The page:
If you have diabetes, you already have a lot to manage, like monitoring your blood sugar, taking medicines, adjusting your diet, and more. The last thing you want is to think about more possible complications, but unfortunately, you also have to be on the lookout for problems with your foot health. About half of people with diabetes suffer from nerve damage, and the legs and feet are most often affected. Nerve damage can cause you to lose all feeling in your feet, or worse. Not everyone experiences this, so we’ve outlined everything that you need to know about diabetic foot health -- just in time for National Diabetes Month(opens in a new tab).
Risk Factors for Nerve Damage
High blood sugar can lead to nerve damage called diabetic neuropathy. Anyone who has diabetes can suffer from nerve damage, but some things can put you at higher risk. Some of the risk factors for nerve damage include:
- Having diabetes for a long time, especially if your blood sugar is at higher levels.
- Being overweight.
- Being over the age of 40 years old.
- Having high blood pressure or high cholesterol.
Nerve damage puts you at risk of developing a foot ulcer or other serious problems, so it is important to see your doctor if you have any of these risk factors.
Symptoms of Nerve Damage
Peripheral nerve damage is the most common type of nerve damage for people with diabetes. It can affect your hands, legs, feet, and arms, but generally starts in the feet, affecting both feet at once. You may feel a “pins and needles” sensation or tingling in your feet, or you may feel like you’re wearing socks when you aren’t. Some other symptoms include:
- Feet are sensitive to the touch.
- Numbness or weakness.
- Pain, or increased sensitivity, especially at night.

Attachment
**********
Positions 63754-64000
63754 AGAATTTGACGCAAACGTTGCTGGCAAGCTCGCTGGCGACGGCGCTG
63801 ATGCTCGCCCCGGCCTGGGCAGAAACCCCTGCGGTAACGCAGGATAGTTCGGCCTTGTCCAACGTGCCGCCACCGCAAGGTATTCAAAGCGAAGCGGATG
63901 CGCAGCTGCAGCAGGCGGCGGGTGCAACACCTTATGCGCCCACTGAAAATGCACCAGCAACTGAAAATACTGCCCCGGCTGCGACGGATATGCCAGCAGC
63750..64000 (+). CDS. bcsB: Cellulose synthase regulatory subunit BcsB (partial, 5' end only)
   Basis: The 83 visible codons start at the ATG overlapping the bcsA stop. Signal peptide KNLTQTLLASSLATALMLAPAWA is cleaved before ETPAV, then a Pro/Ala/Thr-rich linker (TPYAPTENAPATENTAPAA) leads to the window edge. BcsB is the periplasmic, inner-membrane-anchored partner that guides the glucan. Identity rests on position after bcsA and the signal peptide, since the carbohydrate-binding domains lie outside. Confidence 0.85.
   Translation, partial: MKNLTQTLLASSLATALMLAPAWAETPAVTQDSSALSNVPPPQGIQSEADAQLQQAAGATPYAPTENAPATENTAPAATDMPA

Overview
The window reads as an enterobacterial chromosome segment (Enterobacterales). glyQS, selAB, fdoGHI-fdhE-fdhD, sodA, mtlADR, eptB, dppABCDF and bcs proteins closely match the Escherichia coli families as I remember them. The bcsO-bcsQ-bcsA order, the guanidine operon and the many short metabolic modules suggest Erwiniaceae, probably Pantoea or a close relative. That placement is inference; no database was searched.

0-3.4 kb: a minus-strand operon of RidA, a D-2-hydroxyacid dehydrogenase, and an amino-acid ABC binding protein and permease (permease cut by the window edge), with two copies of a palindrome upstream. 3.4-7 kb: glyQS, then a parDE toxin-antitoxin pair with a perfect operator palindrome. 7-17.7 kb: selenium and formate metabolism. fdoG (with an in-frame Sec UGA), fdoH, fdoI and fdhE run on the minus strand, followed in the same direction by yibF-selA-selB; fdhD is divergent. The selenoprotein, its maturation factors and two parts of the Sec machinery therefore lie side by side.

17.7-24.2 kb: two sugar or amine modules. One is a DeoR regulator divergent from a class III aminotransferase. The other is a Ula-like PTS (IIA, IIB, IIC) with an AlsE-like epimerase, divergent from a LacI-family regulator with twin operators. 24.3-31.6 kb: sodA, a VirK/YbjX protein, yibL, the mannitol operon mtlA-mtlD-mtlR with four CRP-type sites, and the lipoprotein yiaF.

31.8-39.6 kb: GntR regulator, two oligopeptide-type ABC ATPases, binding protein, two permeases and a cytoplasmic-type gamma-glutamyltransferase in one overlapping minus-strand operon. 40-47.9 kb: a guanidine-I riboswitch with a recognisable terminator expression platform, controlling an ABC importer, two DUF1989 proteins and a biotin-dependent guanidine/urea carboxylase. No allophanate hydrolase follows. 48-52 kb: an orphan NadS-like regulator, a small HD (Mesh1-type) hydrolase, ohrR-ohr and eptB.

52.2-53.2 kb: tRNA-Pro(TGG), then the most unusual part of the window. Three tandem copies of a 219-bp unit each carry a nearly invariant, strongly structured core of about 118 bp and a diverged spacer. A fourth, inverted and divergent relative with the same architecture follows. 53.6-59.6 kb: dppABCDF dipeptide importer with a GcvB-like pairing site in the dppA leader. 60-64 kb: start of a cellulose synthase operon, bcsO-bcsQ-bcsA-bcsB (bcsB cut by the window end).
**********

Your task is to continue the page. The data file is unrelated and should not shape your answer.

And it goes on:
- Severe foot problems such as ulcers, infections, and bone and joint pain.
You may not notice pressure or injuries causing sores or blisters, which can lead to problems like infections, ulcers, and sores that don’t heal. The condition can become very serious, and amputation may become necessary. If you feel like you may be developing foot problems, you should reach out to your doctor or podiatrist for guidance.
Tips to Prevent Nerve Damage
The best way to prevent or delay nerve damage with diabetes is to keep your blood sugar levels as close to your target range as possible. Some other things that can help are:
- Getting regular exercise and physical activity.
- Losing weight if you are overweight, or continue to maintain a healthy weight.
- Limiting or avoiding alcohol.
- Quitting smoking, or not taking up smoking.
- Taking medicines as prescribed by your doctor.
- Eating a healthy, balanced diet.
Diabetes can be a challenging condition to live with, foot problems are an extra struggle that you shouldn’t have to deal with. Nerve damage can be prevented or delayed if you take the right steps. If you are experiencing foot problems, the expert team at San Antonio Podiatry can help.
Are you looking for a podiatrist near you? If you need relief from foot pain, the podiatry specialists at San Antonio Podiatry Associates are here to help. With more than 145 years of combined experience, our team is equipped to provide you with an accurate diagnosis and the efficient, personalized treatment you need. Schedule an appointment today, or call 210-405-7672 for more information.